Compare any two graphics cards:
GeForce GTX 650 Ti vs Radeon HD 7790
IntroThe GeForce GTX 650 Ti comes with a core clock speed of 928 MHz and a GDDR5 memory speed of 1350 MHz. It also makes use of a 128-bit memory bus, and uses a 28 nm design. It is comprised of 768 SPUs, 64 TAUs, and 16 Raster Operation Units.
Compare all that to the Radeon HD 7790, which comes with a core clock speed of 1000 MHz and a GDDR5 memory speed of 1500 MHz. It also features a 128-bit bus, and uses a 28 nm design. It features 896 SPUs, 56 TAUs, and 16 Raster Operation Units.
(No game benchmarks for this combination yet.)
Power Usage and Theoretical Benchmarks
Power Consumption (Max TDP)
As far as performance goes, the Radeon HD 7790 should theoretically be a small bit superior to the GeForce GTX 650 Ti overall. (explain)
Texel RateThe GeForce GTX 650 Ti should be a bit (about 6%) better at AF than the Radeon HD 7790. (explain)
Pixel RateThe Radeon HD 7790 will be a little bit (about 8%) more effective at full screen anti-aliasing than the GeForce GTX 650 Ti, and also will be able to handle higher resolutions while still performing well. (explain)
Please note that the above 'benchmarks' are all just theoretical - the results were calculated based on the card's specifications, and real-world performance may (and probably will) vary at least a bit.
Please note that the price comparisons are based on search keywords - sometimes it might show cards with very similar names that are not exactly the same as the one chosen in the comparison. We do try to filter out the wrong results as best we can, though.
Memory Bandwidth: Memory bandwidth is the max amount of information (measured in megabytes per second) that can be moved over the external memory interface within a second. It is worked out by multiplying the interface width by its memory clock speed. If it uses DDR memory, it should be multiplied by 2 again. If it uses DDR5, multiply by ANOTHER 2x. The higher the bandwidth is, the faster the card will be in general. It especially helps with AA, HDR and higher screen resolutions.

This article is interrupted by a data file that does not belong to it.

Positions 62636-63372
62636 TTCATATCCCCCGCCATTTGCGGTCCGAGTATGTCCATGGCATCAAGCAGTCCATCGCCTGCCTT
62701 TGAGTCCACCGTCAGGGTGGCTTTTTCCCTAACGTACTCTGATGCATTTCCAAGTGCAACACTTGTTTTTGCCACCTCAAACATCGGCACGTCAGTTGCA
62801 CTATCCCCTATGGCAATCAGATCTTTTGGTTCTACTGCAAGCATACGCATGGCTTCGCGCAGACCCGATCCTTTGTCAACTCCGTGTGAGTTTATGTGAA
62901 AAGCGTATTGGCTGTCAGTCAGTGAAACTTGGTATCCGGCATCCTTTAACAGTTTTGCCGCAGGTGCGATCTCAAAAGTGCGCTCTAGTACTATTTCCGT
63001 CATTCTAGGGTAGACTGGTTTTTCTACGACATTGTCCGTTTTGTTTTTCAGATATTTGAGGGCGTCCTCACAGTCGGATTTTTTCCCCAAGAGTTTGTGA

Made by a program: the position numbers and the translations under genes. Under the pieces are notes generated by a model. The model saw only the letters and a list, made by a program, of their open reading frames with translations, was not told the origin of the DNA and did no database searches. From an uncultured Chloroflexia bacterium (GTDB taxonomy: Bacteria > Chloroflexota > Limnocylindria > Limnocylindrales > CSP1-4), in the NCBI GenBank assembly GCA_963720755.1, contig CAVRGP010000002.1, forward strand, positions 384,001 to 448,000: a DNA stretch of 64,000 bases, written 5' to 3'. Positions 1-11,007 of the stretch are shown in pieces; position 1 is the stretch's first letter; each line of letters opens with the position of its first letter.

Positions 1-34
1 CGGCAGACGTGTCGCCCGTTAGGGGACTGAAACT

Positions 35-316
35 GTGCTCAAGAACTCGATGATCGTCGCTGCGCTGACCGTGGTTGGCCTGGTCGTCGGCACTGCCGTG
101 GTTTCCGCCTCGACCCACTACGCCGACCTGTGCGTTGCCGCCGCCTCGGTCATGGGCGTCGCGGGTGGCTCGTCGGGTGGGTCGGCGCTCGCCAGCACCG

Texel Rate: Texel rate is the maximum amount of texture map elements (texels) that can be applied per second. This number is calculated by multiplying the total number of texture units of the card by the core clock speed of the chip. The higher this number, the better the video card will be at handling texture filtering (anisotropic filtering - AF). It is measured in millions of texels applied in one second.
Pixel Rate: Pixel rate is the maximum number of pixels that the graphics chip can possibly write to the local memory in a second - measured in millions of pixels per second. Pixel rate is calculated by multiplying the number of colour ROPs by the clock speed of the card. ROPs (Raster Operations Pipelines - sometimes also referred to as Render Output Units) are responsible for drawing the pixels (image) on the screen. The actual pixel fill rate also depends on quite a few other factors, especially the memory bandwidth - the lower the memory bandwidth is, the lower the ability to reach the maximum fill rate.